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New zoning code, map near final approval stage from Oxford Planning Commission

After several public meetings and work session, the Oxford Planning Commission spent an hour going over some last minute tweaks to the proposed zoning map and Land Development Code Monday before voting to recommend their approval to the Oxford Board of Aldermen.

Several versions and suggested changes to the new proposed zoning map and codes have been reviewed and discussed over the summer months by the public, the Oxford Planning Department, Planning Commission and the Board of Aldermen.

The commission Monday took up discussion on some last minute suggestions made at their more recent public meetings and throughout the summer by residents and developers and voted whether or not to support the suggested changes.

On the original zoning map, the area near at the southwest and northwest quadrants of the intersection of University Avenue and Highway 7 is listed as being an Urban Center, which allows for higher density and building heights. However, commissioners agreed that because of a number of traffic issues surrounding that area, the properties would be better suited for a Suburban Center zoning. Commissioners said that if conditions approved and a second access was created off Highway 6 or 7, the higher density could then be considered.

The property owner of the shopping center on the corner of University Avenue and Bramlett Boulevard, or the “old Blockbuster” building, asked to have the land changed from having a Suburban Center zoning to the higher-density Urban Center. Six out of seven commissions said they didn’t support the change, with Commissioner Marvin King the dissenting vote. The new map also shows the property being removed from the Conservation District Overlay, which generally focuses on residential areas; however, five of the seven commissions agreed it should remain in the district, with King and Commissioner JR Rigby dissenting.

The commission also supported several other map changes that included changing a portion of property owned by the Oxford University School in the Grand Oaks planned unit development from the proposed underlying zoning of Suburban Residential to Suburban Multi-Family with the northern leg to remain SR zoning; changing properties with direct access to a segment of North 11th Street from Traditional Neighborhood Residential to Traditional Suburban Residential zoning; and changing the zoning for property off the south end of Ricky Britt Boulevard from Neighborhood Residential to Suburban Multi-Family.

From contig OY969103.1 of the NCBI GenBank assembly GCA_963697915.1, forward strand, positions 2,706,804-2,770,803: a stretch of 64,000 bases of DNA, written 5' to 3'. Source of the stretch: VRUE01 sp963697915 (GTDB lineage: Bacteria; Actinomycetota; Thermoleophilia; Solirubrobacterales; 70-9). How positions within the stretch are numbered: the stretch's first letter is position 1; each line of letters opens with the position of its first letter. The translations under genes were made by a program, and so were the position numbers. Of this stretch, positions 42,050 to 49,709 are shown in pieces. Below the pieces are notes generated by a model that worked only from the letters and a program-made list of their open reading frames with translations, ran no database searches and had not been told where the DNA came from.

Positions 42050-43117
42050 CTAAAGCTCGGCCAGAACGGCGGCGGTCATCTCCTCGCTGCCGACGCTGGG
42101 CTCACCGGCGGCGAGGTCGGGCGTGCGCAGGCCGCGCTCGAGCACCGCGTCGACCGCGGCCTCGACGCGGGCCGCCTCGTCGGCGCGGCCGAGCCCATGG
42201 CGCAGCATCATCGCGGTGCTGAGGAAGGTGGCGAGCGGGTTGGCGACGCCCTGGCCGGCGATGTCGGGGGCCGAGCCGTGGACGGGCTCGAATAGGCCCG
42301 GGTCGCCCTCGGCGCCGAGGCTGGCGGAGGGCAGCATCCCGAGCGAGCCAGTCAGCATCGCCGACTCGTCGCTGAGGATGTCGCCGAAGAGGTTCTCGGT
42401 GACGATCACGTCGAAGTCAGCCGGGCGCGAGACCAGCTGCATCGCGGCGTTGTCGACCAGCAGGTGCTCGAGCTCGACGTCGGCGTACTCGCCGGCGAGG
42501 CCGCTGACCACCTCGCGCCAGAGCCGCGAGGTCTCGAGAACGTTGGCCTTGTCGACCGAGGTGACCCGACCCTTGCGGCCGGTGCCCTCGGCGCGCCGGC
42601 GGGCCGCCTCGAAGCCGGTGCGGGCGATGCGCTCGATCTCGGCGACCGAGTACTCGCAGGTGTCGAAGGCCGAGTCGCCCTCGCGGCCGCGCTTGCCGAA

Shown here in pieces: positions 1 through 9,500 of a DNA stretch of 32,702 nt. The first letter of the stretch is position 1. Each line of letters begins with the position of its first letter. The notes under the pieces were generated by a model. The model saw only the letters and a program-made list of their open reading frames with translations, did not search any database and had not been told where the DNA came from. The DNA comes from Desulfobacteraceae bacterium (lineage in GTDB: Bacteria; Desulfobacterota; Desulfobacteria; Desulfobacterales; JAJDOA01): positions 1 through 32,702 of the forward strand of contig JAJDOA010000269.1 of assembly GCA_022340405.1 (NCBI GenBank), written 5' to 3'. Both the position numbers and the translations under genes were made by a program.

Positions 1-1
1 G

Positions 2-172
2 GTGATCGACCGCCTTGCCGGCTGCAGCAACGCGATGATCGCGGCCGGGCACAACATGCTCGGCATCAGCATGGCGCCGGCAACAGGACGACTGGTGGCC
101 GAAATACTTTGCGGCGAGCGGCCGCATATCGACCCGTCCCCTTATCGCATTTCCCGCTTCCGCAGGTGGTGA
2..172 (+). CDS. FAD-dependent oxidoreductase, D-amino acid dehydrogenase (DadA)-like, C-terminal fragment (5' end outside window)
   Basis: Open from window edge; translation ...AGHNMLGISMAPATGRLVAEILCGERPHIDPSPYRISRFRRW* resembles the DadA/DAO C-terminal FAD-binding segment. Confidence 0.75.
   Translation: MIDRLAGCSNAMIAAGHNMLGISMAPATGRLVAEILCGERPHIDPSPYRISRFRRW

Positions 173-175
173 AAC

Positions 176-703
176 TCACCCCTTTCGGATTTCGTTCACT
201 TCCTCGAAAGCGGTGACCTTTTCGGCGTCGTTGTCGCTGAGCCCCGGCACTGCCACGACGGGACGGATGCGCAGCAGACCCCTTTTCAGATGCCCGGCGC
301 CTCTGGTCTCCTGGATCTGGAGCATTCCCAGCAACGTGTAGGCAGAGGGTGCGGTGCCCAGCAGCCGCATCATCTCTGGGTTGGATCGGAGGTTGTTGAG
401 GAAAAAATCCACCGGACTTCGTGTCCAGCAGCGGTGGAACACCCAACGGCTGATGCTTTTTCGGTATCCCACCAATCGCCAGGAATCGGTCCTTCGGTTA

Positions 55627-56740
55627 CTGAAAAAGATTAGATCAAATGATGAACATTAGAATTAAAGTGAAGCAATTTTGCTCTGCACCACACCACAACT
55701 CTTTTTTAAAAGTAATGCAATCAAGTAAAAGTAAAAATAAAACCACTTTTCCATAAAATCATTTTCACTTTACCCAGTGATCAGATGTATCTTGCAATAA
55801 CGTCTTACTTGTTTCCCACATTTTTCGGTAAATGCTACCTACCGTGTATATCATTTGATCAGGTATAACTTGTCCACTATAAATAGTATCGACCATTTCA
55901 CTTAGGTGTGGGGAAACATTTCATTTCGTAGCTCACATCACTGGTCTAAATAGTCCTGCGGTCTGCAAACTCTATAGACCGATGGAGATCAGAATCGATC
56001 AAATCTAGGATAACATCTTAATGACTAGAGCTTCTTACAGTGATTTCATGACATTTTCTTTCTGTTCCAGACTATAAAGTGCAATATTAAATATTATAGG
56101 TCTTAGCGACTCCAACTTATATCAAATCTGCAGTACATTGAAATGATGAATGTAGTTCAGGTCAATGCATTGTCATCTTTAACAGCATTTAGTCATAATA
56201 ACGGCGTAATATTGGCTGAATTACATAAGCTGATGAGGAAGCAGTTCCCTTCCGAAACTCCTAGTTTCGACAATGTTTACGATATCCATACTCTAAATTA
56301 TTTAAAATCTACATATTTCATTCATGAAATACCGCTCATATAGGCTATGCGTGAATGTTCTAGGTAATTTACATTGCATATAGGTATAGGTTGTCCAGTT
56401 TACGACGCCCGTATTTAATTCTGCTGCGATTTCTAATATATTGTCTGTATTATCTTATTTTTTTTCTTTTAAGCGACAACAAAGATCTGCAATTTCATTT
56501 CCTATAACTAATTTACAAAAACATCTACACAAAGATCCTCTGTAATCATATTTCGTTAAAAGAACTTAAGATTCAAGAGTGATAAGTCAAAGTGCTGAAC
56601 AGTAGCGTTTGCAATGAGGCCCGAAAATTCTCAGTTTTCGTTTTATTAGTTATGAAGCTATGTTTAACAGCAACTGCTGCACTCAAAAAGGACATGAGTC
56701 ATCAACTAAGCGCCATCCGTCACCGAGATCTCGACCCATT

The commission did not support requests to change property on Chickasaw Street from the proposed Traditional Suburban Residential zoning to Traditional Neighborhood Business nor a request to change property along County Road 300 from Neighborhood Residential to Suburban Multi-Family District.

Most of Monday’s discussion focused on a request to change the proposed zoning on property east of the Woodlawn-Davis Nature Center near where the future West Oxford Loop Extension is being built from Traditional Neighborhood Business. The property is currently zoned Professional Business. After discussions with Woodlawn homeowners, the planning department proposed a new Legacy Traditional Neighborhood Business overlay that would restrict several types of businesses like drive-thru businesses, taverns and service stations.

However, a majority of the commission felt that the Legacy overlay should be removed and the zoning remain Traditional Neighborhood Business with a restriction on gas stations being allowed if the property adjoins homes in Residential Estate zoning. Commissioner Duncan Gray was the dissenting vote, wanting to keep the more restrictive Legacy overlay.

The TNB districts allow for uses like restaurants, service stations and grocery stores by special exception that would have to be granted by the Planning Commission and Board of Aldermen.

The first reading of the final draft of the Zoning Map and Land Development Code will be heard at the Oct. 17th Oxford Board of Aldermen meeting with another public hearing slated before the aldermen at 5 p.m. on Nov. 7.

 

In other business Monday, the commission:

  • Approved variance request from road width and right-of-way width for The Lamar Phase II and approved the preliminary plat for the development west of North Lamar Boulevard.
  • Approved an amended final plat for Woodland Hills subdivision to combine lots No. 51, 52, 55 and 56, and a fraction of lots No. 60 and 61.
  • Approved an amended final plat for Hathorn‘s University Hill subdivision Church Street.